September is National Food Safety Education Month. We have some great tips to keep you feeling well with your outdoor activities this fall.
Learn tips to keep food safe whether you’re at a tailgate party cheering on your favorite sports team, a family barbecue or maybe enjoying a day at the park with your friends. Read on to learn helpful information to avoid food-borne illness in our fourth blog in our “From the Kitchen of” series.
We are excited to introduce Dr. Carla Schwan. Carla is an assistant professor and Extension Food Safety Specialist at UGA as well as the director at the National Center for Home Food Preservation. Carla experienced a life-threatening food-borne illness when she was 12 years old after sharing a burger with her dad. The burger contained a life-threatening type of germ, Shiga toxin-producing E. coli, that led to Carla being hospitalized for a month. Not only did she suffer during this time, but in the long term, the harmful bacteria is thought to have been the cause of her developing an auto-immune disease that affects her intestines. In addition to the life-long effects of pathogenic E. coli on Carla’s health, it has cost thousands of dollars in health expenses. Sadly, this food-borne illness could have been easily prevented.
This food-borne illness led Carla to her passion for helping others learn how to avoid the terrible sickness she suffered. She went to school to receive her degree in food science. Read on for Carla’s tips to remain food-safe while enjoying activities outdoors!
Tips on staying safe while enjoying your outdoor events from Carla and other UGA Food Safety Experts can be found in this video from UGA Food Safety Experts . We have highlighted some key safety tips from this video:
- Separate coolers for drinks and food
- Plates and utensils for handling both raw foods and cooked foods separately
- Warming pans and fuel to keep hot food hot
- Meat thermometer
- Hand sanitizer or hand washing station
- Keep raw foods separate from already cooked foods and produce when in your cart, on the checkout belt, or in grocery bags to keep germs from spreading.
- Come prepared with a cooler in your car if you will not be home to store your cold foods in the refrigerator within 2 hours or 1 hour if the outside temperature is above 90 degrees Fahrenheit.
- Wash your hands with soap and water and wash all produce with cold running water before preparing.
- Prepare food at home when possible- like cutting fruit and marinating meats. Be sure to store raw meat and produce in separate containers.
- Pack the cooler with food and ice right before leaving and store in the shade when possible.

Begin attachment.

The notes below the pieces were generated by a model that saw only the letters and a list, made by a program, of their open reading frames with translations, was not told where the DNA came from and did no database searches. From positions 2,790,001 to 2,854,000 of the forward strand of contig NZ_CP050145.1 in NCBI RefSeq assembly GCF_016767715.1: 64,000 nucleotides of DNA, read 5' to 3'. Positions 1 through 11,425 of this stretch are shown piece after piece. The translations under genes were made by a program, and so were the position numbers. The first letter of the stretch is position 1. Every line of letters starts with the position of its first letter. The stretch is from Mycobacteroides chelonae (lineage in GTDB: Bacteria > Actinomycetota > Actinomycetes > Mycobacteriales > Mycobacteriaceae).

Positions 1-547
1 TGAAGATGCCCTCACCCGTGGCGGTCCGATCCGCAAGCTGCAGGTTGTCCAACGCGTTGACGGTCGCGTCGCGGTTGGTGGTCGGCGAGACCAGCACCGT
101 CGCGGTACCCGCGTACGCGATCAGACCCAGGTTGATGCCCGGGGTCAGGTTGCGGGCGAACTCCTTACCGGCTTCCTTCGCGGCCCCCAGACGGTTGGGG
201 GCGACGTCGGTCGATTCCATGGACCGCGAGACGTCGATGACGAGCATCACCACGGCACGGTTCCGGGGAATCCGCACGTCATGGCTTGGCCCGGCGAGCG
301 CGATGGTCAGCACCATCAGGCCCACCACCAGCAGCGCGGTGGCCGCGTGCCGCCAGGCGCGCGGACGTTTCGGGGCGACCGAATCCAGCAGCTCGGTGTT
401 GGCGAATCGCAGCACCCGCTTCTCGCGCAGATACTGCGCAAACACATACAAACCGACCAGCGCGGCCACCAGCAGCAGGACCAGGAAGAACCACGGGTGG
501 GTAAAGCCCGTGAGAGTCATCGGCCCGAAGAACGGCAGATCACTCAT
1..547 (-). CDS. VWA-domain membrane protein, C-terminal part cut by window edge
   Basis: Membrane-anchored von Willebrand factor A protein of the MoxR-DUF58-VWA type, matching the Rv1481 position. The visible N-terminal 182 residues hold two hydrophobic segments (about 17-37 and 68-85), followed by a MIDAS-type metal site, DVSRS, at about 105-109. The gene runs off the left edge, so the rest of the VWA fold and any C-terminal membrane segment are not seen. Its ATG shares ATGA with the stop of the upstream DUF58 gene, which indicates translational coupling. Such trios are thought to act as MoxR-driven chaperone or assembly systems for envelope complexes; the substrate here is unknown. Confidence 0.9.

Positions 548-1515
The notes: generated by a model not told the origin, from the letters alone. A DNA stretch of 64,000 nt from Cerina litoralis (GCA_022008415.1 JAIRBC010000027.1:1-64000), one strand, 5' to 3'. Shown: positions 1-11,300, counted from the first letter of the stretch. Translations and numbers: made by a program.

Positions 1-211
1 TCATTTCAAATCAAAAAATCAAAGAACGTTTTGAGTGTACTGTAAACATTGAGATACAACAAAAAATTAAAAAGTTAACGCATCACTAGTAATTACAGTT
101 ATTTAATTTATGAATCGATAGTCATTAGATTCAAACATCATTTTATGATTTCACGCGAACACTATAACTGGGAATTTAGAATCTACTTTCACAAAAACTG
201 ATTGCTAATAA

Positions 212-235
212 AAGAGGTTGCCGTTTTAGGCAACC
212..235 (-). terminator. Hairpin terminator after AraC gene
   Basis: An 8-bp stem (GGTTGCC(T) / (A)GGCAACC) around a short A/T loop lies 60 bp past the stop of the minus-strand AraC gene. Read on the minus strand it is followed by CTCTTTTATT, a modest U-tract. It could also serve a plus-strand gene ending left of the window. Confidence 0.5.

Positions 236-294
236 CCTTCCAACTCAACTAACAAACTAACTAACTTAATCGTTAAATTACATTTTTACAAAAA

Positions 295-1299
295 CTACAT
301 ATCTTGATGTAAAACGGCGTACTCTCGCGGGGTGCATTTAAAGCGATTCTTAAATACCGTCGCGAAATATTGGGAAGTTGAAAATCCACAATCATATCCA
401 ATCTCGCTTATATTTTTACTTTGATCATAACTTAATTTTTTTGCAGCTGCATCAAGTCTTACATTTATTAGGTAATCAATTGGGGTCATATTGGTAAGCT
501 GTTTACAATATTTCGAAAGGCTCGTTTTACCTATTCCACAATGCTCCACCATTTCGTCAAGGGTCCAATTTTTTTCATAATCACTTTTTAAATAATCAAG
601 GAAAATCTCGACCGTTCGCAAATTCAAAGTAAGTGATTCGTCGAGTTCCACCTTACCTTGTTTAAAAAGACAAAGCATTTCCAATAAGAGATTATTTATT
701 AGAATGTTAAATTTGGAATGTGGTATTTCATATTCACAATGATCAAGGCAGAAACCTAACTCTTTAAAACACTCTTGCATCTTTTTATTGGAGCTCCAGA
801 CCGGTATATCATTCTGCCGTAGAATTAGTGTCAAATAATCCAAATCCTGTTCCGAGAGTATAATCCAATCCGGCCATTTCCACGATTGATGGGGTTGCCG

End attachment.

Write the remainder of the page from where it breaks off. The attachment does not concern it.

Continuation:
- Fill an insulated container with hot water and dump it out carefully before storing hot food in the container.
- Set up:
- Clean all working surfaces before setting out food to cook and any surfaces on which food will be served.
- Be careful to keep raw food separate from all other cooked foods and produce.
- Wash any surface that has touched raw meat. Wash hands with soap and water after handling raw meats.
- Use a meat thermometer to make sure poultry is cooked to at least 165 degrees Fahrenheit and hamburgers are cooked to 160 degrees Fahrenheit.
- Wash hands or use hand sanitizer before serving or wear plastic gloves.
- Have a different serving utensil for each different food item.
- Keep hot food in a warming dish with fuel underneath and cover with foil when not serving food.
- Keep cold food stored in ice in a cooler that is separate from cold drinks. This will keep the cooler with the food from being opened every time someone gets a drink out of the cooler.
- Set a timer to put away cooked food within 2 hours, unless the temperatures are above 90 degrees Fahrenheit (store within 1 hour).
- Only buy what you need and share leftover food with other people.
Follow these great tips from Carla when buying food for your outdoor activities:
- Buy produce in season. See the What’s in Season Chart to determine when your favorite fruits and vegetables are being harvested in Georgia.
- When using store-bought frozen foods like frozen vegetables, know that they are not always ready to eat. If the label does not say ready to eat, follow the directions on the package on how to cook the food.
- Check fresh produce for insect bites, bruises, and cuts- bacteria can get in any opening in the fruit or vegetables. If the bruised part is cut away and washed, it is okay to use.
- Follow directions on packages of already cooked meats. The package will tell you if you do not have to do anything else to the food once you open the package.
Carla’s favorite Food Talk recipes:
- Blueberry Muffins – enjoy muffins bursting with blueberries (freeze blueberries in season and enjoy all year).
- 15 Minute Chili – serve with whole grain bread. This meal is easy and practical.
- Tri-color Slaw with Peanuts – the fresh flavor of slaw with the crunchiness of peanuts.
Carla likes to relax by listening to music in her kitchen as she cooks these recipes and more. Help us celebrate National Food Safety Education Month by practicing these food safety tips while enjoying your outdoor activities! Stay tuned for more tips from this “From the Kitchen of” blog series.
Written by Leslie C. Davis, MS, RDN, LD, CDCES | Edited by Tristen T. Webb and the nutrition education team